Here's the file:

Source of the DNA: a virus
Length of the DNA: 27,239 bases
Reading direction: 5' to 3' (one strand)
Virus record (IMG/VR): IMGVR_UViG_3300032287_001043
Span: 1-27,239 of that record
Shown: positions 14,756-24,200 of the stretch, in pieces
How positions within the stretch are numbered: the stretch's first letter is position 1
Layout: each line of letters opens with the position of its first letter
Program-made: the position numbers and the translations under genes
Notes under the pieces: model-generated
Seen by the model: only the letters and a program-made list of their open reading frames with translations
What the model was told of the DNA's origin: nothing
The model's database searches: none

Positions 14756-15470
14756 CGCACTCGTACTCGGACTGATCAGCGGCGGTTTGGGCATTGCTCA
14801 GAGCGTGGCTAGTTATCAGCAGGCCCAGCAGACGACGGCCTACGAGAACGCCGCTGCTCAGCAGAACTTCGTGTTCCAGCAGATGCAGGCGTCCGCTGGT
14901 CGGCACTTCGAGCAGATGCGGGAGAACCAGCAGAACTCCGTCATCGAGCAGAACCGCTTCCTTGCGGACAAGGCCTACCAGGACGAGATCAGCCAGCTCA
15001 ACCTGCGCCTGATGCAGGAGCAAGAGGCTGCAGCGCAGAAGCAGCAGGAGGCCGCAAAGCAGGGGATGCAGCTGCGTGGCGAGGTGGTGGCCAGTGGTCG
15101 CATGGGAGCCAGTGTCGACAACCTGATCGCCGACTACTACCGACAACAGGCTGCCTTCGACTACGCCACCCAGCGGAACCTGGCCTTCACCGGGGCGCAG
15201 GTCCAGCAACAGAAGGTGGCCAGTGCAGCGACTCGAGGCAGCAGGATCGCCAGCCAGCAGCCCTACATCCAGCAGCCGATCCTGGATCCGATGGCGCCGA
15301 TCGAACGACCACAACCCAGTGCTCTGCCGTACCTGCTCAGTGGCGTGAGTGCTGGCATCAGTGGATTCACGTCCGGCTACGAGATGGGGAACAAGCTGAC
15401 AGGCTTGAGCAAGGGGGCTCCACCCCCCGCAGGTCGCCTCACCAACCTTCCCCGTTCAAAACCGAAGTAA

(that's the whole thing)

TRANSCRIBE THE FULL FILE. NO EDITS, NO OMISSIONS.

Source of the DNA: a virus
Length of the DNA: 27,239 bases
Reading direction: 5' to 3' (one strand)
Virus record (IMG/VR): IMGVR_UViG_3300032287_001043
Span: 1-27,239 of that record
Shown: positions 14,756-24,200 of the stretch, in pieces
How positions within the stretch are numbered: the stretch's first letter is position 1
Layout: each line of letters opens with the position of its first letter
Program-made: the position numbers and the translations under genes
Notes under the pieces: model-generated
Seen by the model: only the letters and a program-made list of their open reading frames with translations
What the model was told of the DNA's origin: nothing
The model's database searches: none

Positions 14756-15470
14756 CGCACTCGTACTCGGACTGATCAGCGGCGGTTTGGGCATTGCTCA
14801 GAGCGTGGCTAGTTATCAGCAGGCCCAGCAGACGACGGCCTACGAGAACGCCGCTGCTCAGCAGAACTTCGTGTTCCAGCAGATGCAGGCGTCCGCTGGT
14901 CGGCACTTCGAGCAGATGCGGGAGAACCAGCAGAACTCCGTCATCGAGCAGAACCGCTTCCTTGCGGACAAGGCCTACCAGGACGAGATCAGCCAGCTCA
15001 ACCTGCGCCTGATGCAGGAGCAAGAGGCTGCAGCGCAGAAGCAGCAGGAGGCCGCAAAGCAGGGGATGCAGCTGCGTGGCGAGGTGGTGGCCAGTGGTCG
15101 CATGGGAGCCAGTGTCGACAACCTGATCGCCGACTACTACCGACAACAGGCTGCCTTCGACTACGCCACCCAGCGGAACCTGGCCTTCACCGGGGCGCAG
15201 GTCCAGCAACAGAAGGTGGCCAGTGCAGCGACTCGAGGCAGCAGGATCGCCAGCCAGCAGCCCTACATCCAGCAGCCGATCCTGGATCCGATGGCGCCGA
15301 TCGAACGACCACAACCCAGTGCTCTGCCGTACCTGCTCAGTGGCGTGAGTGCTGGCATCAGTGGATTCACGTCCGGCTACGAGATGGGGAACAAGCTGAC
15401 AGGCTTGAGCAAGGGGGCTCCACCCCCCGCAGGTCGCCTCACCAACCTTCCCCGTTCAAAACCGAAGTAA